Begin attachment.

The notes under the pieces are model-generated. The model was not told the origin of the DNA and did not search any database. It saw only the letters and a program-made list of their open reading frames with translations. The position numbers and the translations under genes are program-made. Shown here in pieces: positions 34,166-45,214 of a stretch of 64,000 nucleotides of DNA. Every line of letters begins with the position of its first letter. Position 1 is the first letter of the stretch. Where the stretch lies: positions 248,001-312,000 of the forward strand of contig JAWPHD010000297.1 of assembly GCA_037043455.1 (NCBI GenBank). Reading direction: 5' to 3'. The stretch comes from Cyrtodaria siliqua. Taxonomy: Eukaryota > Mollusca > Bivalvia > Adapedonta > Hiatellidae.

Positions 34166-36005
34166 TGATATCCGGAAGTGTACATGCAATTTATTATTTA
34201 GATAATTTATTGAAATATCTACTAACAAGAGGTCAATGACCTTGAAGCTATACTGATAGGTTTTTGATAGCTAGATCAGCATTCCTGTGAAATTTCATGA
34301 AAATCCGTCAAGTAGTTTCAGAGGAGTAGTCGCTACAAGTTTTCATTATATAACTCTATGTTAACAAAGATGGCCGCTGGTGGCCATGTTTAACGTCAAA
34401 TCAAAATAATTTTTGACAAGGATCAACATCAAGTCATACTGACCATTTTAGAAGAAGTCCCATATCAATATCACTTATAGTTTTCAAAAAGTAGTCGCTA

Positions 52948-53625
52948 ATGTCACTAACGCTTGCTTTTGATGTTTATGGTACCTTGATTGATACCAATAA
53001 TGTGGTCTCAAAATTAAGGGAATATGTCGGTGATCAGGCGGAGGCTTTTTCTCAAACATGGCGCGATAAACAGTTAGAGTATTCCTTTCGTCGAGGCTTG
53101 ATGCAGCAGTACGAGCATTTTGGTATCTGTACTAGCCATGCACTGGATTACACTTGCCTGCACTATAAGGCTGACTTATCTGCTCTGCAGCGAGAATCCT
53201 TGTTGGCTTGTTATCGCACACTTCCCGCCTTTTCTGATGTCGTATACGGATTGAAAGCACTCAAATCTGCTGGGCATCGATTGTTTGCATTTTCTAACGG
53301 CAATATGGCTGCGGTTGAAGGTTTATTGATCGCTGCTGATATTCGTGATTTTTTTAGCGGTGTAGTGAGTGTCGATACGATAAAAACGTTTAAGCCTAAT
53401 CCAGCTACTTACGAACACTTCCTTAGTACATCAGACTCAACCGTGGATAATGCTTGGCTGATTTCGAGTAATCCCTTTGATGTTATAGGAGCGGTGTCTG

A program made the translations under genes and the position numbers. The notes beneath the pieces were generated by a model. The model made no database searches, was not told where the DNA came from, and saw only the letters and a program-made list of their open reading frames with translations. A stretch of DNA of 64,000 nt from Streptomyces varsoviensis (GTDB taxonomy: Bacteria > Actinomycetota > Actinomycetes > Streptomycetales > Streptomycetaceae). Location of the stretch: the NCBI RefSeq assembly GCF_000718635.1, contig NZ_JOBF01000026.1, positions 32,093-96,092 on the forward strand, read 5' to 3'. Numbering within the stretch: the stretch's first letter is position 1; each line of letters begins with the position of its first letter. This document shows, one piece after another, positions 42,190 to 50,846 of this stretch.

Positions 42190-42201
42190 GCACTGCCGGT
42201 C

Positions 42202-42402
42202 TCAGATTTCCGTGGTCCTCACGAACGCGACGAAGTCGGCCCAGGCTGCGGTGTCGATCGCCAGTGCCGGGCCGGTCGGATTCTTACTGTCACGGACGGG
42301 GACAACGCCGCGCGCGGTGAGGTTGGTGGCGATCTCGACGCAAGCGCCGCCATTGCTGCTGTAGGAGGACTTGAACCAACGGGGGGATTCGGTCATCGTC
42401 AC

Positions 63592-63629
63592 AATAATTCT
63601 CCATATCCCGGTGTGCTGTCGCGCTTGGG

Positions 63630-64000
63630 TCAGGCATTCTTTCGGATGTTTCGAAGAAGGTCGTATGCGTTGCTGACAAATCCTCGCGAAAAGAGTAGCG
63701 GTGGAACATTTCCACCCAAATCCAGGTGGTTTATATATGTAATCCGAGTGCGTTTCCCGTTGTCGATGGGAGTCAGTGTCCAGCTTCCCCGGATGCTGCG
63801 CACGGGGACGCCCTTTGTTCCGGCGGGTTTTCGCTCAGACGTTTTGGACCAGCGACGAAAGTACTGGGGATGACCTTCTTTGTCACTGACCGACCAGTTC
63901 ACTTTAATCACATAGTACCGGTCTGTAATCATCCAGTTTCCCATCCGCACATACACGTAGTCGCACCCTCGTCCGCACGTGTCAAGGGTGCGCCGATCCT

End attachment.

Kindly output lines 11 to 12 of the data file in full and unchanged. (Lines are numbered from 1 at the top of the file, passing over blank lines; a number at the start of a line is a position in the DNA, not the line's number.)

53201 TGTTGGCTTGTTATCGCACACTTCCCGCCTTTTCTGATGTCGTATACGGATTGAAAGCACTCAAATCTGCTGGGCATCGATTGTTTGCATTTTCTAACGG
53301 CAATATGGCTGCGGTTGAAGGTTTATTGATCGCTGCTGATATTCGTGATTTTTTTAGCGGTGTAGTGAGTGTCGATACGATAAAAACGTTTAAGCCTAAT